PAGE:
The first kind of law I just mentioned is not the subject of this recommendation.  It is the second kind that affects Rural America (federal imaginings for lack of a more accurate term) and cannot be repealed or amended thanks to urban voters; such laws must be otherwise limited if Rural America is to play its role in the coming Administration’s plan to make America great again.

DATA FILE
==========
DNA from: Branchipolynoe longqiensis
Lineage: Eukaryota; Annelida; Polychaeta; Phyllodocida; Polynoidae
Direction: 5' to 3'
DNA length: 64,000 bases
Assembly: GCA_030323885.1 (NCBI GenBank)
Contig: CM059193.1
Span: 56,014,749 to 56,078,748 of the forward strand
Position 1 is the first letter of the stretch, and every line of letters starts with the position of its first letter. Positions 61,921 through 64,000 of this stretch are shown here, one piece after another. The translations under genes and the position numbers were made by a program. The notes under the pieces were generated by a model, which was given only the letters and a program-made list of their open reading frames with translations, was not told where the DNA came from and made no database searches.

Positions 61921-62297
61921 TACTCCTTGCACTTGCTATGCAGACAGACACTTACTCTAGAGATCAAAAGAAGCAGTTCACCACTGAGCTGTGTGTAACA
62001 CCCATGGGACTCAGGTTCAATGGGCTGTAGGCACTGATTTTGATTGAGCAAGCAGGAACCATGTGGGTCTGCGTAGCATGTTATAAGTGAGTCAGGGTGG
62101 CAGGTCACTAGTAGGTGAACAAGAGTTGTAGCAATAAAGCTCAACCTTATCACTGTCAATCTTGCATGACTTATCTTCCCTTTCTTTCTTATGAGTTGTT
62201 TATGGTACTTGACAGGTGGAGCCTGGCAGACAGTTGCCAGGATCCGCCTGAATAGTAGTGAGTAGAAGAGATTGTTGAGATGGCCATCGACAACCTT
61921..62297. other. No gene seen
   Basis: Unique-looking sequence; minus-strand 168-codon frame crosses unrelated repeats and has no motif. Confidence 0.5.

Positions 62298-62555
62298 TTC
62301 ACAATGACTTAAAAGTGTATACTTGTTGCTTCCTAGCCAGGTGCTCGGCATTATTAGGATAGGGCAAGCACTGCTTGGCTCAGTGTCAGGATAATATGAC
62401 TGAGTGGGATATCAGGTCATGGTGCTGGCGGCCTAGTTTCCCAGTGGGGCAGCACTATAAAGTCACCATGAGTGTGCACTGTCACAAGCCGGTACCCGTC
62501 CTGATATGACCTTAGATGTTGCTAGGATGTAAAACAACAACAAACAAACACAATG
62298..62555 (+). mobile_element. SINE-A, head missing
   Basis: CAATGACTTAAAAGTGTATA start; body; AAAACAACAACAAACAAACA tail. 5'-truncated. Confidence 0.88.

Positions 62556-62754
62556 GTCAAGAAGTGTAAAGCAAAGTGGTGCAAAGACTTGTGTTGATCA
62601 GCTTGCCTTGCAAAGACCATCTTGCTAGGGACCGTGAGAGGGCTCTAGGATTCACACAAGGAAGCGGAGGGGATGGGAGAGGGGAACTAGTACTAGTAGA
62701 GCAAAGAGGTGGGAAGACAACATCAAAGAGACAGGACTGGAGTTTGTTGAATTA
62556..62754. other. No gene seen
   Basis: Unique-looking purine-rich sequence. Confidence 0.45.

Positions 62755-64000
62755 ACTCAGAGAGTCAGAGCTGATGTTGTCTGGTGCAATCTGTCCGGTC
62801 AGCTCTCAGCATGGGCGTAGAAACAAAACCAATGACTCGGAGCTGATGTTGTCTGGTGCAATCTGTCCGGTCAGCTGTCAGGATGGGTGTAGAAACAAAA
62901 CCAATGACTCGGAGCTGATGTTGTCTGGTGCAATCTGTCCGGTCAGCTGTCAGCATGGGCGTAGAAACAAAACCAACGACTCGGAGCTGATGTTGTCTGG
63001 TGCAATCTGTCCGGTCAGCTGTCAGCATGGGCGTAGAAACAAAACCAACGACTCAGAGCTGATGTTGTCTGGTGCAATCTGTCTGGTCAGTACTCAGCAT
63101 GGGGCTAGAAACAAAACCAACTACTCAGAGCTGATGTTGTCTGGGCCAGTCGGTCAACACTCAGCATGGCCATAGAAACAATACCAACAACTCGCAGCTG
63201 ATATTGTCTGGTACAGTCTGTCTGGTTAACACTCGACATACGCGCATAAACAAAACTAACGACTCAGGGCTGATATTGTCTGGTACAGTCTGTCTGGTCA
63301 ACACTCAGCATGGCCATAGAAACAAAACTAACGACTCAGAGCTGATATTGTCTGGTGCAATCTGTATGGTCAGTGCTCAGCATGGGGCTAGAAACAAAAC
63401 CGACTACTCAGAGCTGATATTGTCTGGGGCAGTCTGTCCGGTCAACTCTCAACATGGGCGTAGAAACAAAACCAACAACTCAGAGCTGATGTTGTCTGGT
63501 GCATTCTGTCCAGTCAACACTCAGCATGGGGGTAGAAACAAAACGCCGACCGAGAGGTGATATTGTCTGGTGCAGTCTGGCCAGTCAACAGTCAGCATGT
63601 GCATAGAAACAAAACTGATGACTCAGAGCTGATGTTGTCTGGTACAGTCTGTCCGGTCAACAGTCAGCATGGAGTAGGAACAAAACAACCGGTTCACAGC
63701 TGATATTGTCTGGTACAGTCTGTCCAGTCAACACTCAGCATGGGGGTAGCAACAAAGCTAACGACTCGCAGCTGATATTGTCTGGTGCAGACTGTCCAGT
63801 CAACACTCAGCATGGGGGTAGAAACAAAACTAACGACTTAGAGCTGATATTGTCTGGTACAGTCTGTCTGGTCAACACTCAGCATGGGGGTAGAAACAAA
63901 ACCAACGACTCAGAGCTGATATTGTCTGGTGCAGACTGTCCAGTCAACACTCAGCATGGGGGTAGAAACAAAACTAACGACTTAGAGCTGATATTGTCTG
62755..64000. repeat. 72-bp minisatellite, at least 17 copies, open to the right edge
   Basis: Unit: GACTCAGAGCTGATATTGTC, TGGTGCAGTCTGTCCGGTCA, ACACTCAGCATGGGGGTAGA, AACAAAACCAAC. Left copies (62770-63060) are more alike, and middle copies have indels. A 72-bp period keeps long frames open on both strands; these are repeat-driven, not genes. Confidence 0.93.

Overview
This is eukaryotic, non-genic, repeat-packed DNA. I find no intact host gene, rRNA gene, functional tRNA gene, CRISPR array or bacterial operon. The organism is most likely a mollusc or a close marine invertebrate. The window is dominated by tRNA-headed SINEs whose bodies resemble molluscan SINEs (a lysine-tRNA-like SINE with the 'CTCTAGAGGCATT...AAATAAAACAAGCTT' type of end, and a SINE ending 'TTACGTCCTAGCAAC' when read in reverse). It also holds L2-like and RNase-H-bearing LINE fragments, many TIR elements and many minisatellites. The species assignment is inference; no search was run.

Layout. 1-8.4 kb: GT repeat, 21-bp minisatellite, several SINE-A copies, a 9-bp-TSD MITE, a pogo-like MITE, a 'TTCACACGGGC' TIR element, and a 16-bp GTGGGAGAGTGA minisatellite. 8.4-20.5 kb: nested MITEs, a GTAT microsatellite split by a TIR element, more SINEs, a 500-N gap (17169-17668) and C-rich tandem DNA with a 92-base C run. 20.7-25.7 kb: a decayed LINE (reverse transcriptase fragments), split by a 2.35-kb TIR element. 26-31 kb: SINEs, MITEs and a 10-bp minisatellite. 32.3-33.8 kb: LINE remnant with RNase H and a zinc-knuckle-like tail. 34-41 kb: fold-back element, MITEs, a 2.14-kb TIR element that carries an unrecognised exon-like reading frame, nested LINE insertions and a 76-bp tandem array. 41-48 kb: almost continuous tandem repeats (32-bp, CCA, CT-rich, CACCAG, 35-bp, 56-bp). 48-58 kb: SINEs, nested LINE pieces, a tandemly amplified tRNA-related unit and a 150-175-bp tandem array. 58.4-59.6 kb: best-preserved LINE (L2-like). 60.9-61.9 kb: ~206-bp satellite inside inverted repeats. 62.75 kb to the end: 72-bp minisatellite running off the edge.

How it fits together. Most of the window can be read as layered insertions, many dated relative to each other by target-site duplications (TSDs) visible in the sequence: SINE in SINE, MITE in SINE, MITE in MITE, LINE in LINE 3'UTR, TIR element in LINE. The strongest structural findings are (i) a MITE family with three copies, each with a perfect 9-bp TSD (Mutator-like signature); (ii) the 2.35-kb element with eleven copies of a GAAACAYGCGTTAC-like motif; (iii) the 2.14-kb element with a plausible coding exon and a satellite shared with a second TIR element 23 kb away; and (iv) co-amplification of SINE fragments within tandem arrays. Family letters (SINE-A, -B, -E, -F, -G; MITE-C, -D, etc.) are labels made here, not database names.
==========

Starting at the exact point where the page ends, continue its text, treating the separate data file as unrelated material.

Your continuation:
A simple and straight forward federal law could be passed to require annual State government approval of all federal expenditures, programs and actions within each state under the authority of the following laws: think here of what is appropriate like The Endangered Species Act; Wilderness Act; Organic Acts or Administrative Acts of the US Forest Service, US Fish and Wildlife Service, National Park Service, Bureau of Land Management; Scenic or Historic Preservation Acts; Environmental Protection Act intrastate actions; etc.  Such a law would, at a minimum, open a dialogue between state residents and remote federal bureaucrats in Washington.  It would reinvigorate State and Local government’s responsibility for, and tax revenue from, their rural precincts.  It would give Rural Americans a say in what is or is not being done to their communities, families and livelihood.  At best, federal programs would either be tailored to Rural and State demands or be forbidden in a particular state based on the entire spectrum of State interests both urban and rural; thereby reducing federal overreach, federal budgets and federal interference in the economy and lives of Rural American communities.